The Displaced Nation

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LOCATION, LOCUTION: Jeet Thayil on bringing location to life in a semi-dream state

Jeet Thayil

Clockwise from top: author photo Jeet Thayil; book cover art “Narcopolis”; author photo JJ Marsh

In this month’s “Location, Locution”, expat crime writer JJ Marsh interviews Jeet Thayil, author of  Narcopolis.

Jeet Thayil was born in Kerala, India, in 1959 and educated in Hong Kong, New York and Bombay. He is a performance poet, songwriter, librettist and guitarist, and has published four collections of poetry: These Errors Are Correct (Tranquebar, 2008), English (2004, Penguin India, Rattapallax Press, New York, 2004), Apocalypso (Ark, 1997) and Gemini (Viking Penguin, 1992). He is also the editor of The Bloodaxe Book of Contemporary Indian Poets (2008). His first novel, Narcopolis (Faber & Faber, 2012), won the DSC Prize for South Asian Literature and was shortlisted for the 2012 Man Booker Prize and the Hindu Literary Prize 2013. He currently lives in Berlin.

Which came first, story or location?
I knew Narcopolis would be set in Bombay. I started with that city and that period in mind. It was about telling a story that hadn’t been told before, in a way that Indian fiction doesn’t really tell stories. Unsentimental, brutal and beautiful. When I realised that was what the book would be like, it revealed itself to me.

What’s your technique for evoking the atmosphere of a place?
When I was working on Narcopolis, I would work till very late at night, go to bed, wake up and start on it again, without really thinking. I found that when you’re in that oneiric, half-oneiric state, still slightly in the dream, very interesting things would happen. I’d come up with things I’d never have thought of later in the day. I was astonished about how much I remembered from that time, 25 years earlier, when I had no idea I would write a novel, when I was not exactly in the clearest of mental states. I was also surprised how unhealthy it was, the process of remembering.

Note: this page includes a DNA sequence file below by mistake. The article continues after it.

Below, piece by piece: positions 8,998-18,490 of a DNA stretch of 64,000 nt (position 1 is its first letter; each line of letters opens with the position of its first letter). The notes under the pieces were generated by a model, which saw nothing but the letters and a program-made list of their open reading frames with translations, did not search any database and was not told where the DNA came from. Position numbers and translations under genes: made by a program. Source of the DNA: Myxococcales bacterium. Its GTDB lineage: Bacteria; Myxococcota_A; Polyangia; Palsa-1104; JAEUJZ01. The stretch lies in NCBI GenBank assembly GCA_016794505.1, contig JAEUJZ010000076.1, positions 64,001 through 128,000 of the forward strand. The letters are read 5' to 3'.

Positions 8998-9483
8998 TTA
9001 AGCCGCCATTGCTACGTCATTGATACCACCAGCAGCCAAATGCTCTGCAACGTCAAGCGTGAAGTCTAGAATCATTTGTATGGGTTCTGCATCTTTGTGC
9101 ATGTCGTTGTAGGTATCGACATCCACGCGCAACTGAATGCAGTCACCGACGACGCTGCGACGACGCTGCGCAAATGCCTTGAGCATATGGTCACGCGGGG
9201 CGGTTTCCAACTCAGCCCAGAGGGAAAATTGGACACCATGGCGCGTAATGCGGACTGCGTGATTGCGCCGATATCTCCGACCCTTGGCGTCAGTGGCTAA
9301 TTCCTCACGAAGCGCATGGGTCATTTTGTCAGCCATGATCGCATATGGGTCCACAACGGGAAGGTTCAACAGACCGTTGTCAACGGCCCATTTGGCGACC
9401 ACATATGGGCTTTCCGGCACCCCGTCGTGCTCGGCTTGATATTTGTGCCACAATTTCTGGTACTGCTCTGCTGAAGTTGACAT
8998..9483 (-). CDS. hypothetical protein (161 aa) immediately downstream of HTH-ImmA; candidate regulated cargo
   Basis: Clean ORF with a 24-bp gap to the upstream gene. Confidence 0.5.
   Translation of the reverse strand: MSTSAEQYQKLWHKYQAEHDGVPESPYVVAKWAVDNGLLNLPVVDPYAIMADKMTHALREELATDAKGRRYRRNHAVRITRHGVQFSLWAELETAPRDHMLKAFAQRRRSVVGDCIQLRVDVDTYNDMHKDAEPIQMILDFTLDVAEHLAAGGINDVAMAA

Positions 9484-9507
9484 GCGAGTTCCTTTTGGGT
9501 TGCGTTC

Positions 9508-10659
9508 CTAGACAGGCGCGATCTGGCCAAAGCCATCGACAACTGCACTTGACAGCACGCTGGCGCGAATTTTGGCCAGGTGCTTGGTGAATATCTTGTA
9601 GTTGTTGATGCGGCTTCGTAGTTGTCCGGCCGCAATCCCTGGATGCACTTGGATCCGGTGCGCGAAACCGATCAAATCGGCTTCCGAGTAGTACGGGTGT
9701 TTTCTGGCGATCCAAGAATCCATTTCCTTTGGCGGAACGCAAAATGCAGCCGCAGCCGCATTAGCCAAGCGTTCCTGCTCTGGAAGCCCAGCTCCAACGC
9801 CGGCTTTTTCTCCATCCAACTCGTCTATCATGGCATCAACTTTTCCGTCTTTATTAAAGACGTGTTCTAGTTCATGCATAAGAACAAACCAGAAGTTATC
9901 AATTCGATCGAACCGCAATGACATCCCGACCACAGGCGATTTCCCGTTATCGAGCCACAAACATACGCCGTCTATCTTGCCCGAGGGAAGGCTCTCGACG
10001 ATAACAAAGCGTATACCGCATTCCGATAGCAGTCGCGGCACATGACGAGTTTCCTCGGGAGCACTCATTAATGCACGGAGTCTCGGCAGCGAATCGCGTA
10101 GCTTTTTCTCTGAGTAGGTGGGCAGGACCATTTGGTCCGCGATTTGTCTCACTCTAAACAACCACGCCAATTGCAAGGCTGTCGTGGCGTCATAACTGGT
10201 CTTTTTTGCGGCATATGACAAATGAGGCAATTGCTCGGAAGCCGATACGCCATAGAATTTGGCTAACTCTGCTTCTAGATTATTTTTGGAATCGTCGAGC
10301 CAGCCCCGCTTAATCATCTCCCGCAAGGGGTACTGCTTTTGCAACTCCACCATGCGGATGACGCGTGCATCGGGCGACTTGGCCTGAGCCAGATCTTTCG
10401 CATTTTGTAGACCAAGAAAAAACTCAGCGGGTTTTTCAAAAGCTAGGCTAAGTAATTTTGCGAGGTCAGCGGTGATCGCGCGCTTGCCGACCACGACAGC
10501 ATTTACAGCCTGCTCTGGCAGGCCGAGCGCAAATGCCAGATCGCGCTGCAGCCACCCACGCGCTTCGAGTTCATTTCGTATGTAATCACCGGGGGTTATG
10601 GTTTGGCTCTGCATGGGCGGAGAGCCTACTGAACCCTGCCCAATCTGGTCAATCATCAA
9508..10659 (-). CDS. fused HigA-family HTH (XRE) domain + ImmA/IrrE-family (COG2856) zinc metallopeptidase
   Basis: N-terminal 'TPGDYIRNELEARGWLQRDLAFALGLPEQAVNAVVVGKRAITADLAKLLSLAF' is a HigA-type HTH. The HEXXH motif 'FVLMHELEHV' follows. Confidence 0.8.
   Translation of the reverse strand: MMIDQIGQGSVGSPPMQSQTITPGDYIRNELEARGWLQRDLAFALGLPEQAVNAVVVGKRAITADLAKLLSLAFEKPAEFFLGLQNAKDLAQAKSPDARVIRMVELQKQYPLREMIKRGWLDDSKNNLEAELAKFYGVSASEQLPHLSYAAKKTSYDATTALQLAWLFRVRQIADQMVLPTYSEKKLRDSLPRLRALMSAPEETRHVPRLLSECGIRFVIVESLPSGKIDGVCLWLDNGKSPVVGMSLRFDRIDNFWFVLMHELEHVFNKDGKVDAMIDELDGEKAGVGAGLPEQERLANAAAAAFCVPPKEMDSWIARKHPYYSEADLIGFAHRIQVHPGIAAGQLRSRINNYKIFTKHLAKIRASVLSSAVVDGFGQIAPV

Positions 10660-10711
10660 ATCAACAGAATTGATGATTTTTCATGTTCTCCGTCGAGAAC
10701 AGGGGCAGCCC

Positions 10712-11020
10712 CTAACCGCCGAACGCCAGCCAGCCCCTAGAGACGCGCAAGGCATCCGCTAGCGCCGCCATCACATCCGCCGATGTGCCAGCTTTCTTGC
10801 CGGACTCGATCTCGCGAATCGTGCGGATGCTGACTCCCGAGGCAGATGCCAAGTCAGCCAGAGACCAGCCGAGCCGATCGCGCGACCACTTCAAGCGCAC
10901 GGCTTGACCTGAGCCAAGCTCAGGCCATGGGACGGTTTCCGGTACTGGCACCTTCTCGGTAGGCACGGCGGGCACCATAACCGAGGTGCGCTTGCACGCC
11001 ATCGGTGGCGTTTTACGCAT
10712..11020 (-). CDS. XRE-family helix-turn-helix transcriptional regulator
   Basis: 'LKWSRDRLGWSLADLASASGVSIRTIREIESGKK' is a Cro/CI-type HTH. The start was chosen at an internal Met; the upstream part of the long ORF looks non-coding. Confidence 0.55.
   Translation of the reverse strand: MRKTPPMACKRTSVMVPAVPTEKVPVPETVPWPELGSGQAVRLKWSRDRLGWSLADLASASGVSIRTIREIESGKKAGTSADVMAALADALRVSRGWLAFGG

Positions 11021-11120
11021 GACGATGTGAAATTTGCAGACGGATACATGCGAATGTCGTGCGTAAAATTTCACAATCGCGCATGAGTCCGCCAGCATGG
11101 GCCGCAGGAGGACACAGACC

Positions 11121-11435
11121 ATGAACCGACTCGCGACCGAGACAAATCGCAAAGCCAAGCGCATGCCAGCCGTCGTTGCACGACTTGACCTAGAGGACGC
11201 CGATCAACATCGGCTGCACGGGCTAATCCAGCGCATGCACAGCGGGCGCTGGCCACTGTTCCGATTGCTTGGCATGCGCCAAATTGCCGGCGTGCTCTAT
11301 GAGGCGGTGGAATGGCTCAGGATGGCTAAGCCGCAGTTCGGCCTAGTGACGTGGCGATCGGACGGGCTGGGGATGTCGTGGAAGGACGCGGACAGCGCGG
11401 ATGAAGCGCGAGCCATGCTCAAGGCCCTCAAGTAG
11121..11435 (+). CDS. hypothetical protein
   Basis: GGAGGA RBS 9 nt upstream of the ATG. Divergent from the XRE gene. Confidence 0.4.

A negative experience?
Absolutely. It was the opposite of cathartic.

Which particular features create a sense of location? Landscape, culture, food?
All of those. I’m a big fan of crime fiction, the bloodier the better. I’m addicted to crime thrillers. That, and poetry, is what I read on a daily basis. I’m sure a lot of that atmospheric noir milieu seeped into Narcopolis.

That’s curious. Not a link I would have made. I was going to ask you if you had a guilty reading pleasure, but you obviously don’t feel guilty.
Not at all. I hold those books up proudly on the train.

How well do you need to know the place before using it as a setting?
I’ve set poems in places I’ve never been to, and that can be a huge liberation. I think the worst is to know a place glancingly. To visit a place for a few days, get a false sense of it and then try to write about it. It might even be better to have never been there than read a guide about it.

Because it’s too superficial?
I think so. Either never go there or have been there too long.

Which writers do you admire for the way they use location?
I mentioned my love for crime writers and the way they do exactly that, evoking streets and cities and ambiance. But I’m also tremendously fond of the fiction that’s set in the opposite of cities: William Trevor, Henry James, E.M. Forster. Writers that do evoke a sense of place but often in the most mysterious and indirect of ways.

Next on Location, Locution … JD Smith, author of Tristan and Iseult (12th-century Cornwall) and Overlord: The Rise of Zenobia (3rd-century Syria), to be released in early 2014.

 * * *

JJ Marsh grew up in Wales, Africa and the Middle East, where her curiosity for culture took root and triggered an urge to write. After living in Hong Kong, Nigeria, Dubai, Portugal and France, JJ finally settled in Switzerland, where she is currently halfway through her European crime series, set in compelling locations all over the continent and featuring detective inspector Beatrice Stubbs.

STAY TUNED for tomorrow’s post!

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